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African Hebrews say dozens set to be deported from Israel

Spokesman of group says Interior Ministry gave notice to at least 46 families that they must leave country within 60 days despite much of community having permanent residency

Ilan Ben Zion, a reporter at the Associated Press, is a former news editor at The Times of Israel. He holds a Masters degree in Diplomacy from Tel Aviv University and an Honors Bachelors degree from the University of Toronto in Near and Middle Eastern Civilizations, Jewish Studies, and English.

In this Sunday, May 26, 2013 file photo, members of the Black Hebrews community attend the Shavuot harvest festival in their Village of Peace in the town of Dimona, southern Israel. The African Hebrew Israelites of Jerusalem, as they call themselves, a community of black Americans who left the United States for Israel, believe they are the lost tribe of Judah, exiled from the Holy Land by the Romans in 70 A.D. According to their teachings, their ancestors wandered across North Africa and eventually settled in West Africa, where they were later captured and sold into slavery in the New World. (AP Photo/Ariel Schalit)
In this Sunday, May 26, 2013 file photo, members of the Black Hebrews community attend the Shavuot harvest festival in their Village of Peace in the town of Dimona, southern Israel. The African Hebrew Israelites of Jerusalem, as they call themselves, a community of black Americans who left the United States for Israel, believe they are the lost tribe of Judah, exiled from the Holy Land by the Romans in 70 A.D. According to their teachings, their ancestors wandered across North Africa and eventually settled in West Africa, where they were later captured and sold into slavery in the New World. (AP Photo/Ariel Schalit)

AP — Dozens of members of a polygamous, vegan sect in Israel have received deportation orders from the government, the group’s spokesman said Monday, despite much of the community having received permanent residency under arrangements with Israel.

The community, which numbers around 3,000 people, is made up of Black Americans whose leaders moved to Israel in the 1960s and believe they are descendants of an ancient Israelite tribe. Most live in the southern desert town of Dimona.

Prince Immanuel Ben-Yehuda, spokesman for the African Hebrew Israelites of Jerusalem, said that the Interior Ministry had given notice to at least 46 families that they must leave the country within 60 days, calling it a “shock to the system.”

The African Hebrew Israelites began arriving in Israel in 1969, following Ben Carter, a Chicago steelworker who renamed himself Ben Ammi Ben Israel, and claimed to be God’s representative on earth.

In this Sunday, May 26, 2013 file photo, members of the Black Hebrews community dance during the Shavuot harvest festival in their Village of Peace in the town of Dimona, southern Israel. The African Hebrew Israelites of Jerusalem, as they call themselves, a community of black Americans who left the United States for Israel, believe they are the lost tribe of Judah, exiled from the Holy Land by the Romans in 70 A.D. According to their teachings, their ancestors wandered across North Africa and eventually settled in West Africa, where they were later captured and sold into slavery in the New World. (AP Photo/Ariel Schalit)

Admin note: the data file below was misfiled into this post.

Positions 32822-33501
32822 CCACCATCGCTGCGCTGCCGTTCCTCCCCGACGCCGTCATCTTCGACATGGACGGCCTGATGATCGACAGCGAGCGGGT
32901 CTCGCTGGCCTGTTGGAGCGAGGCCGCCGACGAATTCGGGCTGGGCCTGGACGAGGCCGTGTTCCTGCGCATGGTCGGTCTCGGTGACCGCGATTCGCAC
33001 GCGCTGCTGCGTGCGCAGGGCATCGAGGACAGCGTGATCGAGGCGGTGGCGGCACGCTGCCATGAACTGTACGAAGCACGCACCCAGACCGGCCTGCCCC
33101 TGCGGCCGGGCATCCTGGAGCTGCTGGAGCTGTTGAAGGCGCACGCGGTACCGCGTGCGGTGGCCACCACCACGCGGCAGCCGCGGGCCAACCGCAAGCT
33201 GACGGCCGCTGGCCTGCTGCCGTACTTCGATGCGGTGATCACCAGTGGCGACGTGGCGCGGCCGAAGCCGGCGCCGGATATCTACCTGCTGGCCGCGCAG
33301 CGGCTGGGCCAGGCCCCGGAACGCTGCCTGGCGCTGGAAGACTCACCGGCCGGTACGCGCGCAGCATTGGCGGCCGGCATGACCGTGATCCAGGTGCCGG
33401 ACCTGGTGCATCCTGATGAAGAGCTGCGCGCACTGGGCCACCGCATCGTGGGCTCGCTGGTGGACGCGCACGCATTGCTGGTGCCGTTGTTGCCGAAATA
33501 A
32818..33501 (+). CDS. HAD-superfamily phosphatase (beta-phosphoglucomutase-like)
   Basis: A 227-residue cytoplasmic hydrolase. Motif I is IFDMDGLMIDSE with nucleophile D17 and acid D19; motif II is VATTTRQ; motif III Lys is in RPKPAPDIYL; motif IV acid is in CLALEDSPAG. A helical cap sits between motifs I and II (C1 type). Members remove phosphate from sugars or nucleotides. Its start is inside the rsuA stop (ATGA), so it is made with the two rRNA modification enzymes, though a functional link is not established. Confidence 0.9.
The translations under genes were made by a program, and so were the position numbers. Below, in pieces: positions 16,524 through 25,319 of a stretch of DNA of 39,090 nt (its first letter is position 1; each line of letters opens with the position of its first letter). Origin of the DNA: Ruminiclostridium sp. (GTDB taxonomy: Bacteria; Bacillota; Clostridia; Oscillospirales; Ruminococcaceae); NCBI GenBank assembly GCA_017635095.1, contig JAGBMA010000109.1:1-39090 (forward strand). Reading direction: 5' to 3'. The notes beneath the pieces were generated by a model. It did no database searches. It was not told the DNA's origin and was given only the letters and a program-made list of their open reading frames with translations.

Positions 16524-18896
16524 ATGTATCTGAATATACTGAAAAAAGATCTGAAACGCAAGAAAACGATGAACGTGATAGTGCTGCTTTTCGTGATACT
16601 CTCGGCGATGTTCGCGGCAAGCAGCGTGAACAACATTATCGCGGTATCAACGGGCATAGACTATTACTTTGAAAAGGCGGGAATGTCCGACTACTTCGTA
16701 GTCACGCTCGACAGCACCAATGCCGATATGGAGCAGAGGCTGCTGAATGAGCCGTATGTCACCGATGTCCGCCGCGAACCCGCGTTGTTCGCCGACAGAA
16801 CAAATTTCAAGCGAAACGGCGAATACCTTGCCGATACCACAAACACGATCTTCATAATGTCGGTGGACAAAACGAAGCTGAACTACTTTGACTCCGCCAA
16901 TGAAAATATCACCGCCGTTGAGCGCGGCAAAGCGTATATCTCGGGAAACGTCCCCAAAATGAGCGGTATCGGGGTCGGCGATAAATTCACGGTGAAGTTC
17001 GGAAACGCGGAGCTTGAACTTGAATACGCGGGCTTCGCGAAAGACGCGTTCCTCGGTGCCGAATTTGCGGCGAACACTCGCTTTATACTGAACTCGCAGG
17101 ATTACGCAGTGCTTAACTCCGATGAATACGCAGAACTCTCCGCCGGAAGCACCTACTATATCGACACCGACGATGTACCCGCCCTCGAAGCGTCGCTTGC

But Israel was not sure what to make of the newcomers, who arrived on tourist visas, adopted Hebrew names and a West African style of dress. The government was unsure whether they qualified for citizenship under the country’s “Law of Return,” which is granted to almost any Jew who requests it.

Young African Hebrew Israelites children play in their neighborhood in Dimona, December 21 2010. (Keren Freeman/ FLASH90)

The Interior Ministry granted many members of the community temporary residency in 1992 and permanent residency status in 2003. Many members study in Israeli schools and serve in the military.

“For quite some time, we’ve had a number of members of the community with different levels of immigration status, some of us have full citizenship, some taken permanent residency, some have temporary residency, and some have no status whatsoever,” said Ben-Yehuda. He said the community has been working for years with Israeli authorities to sort out the legal status of those without permanent residency.

The Population and Immigration Authority said in a statement that in 2003, 1,200 African Hebrew Israelites were found eligible for residency, and that in the years afterward the office received other requests from people who were not members of the community.

“All those who were not included in the list of community members and didn’t meet the criteria received a negative reply and in effect are residing illegally in Israel for a long period and must leave according to the law,” the authority said in a statement. It added that those who had received deportation letters were entitled to appeal.

The African Hebrew Israelite community, also known as ‘the Black Hebrews,’ seen during celebrations for New World Passover, marking their exodus from the United States, in the southern Israeli city of Dimona, May 20, 2009. (Jorge Novominsky /Flash 90 )

Ben-Yehuda said the community would appeal the decision. “We’re here because we chose to be here to build this country and give our energy to the improvement and the betterment of this nation, so it’s quite a bit disheartening in that respect,” he said.

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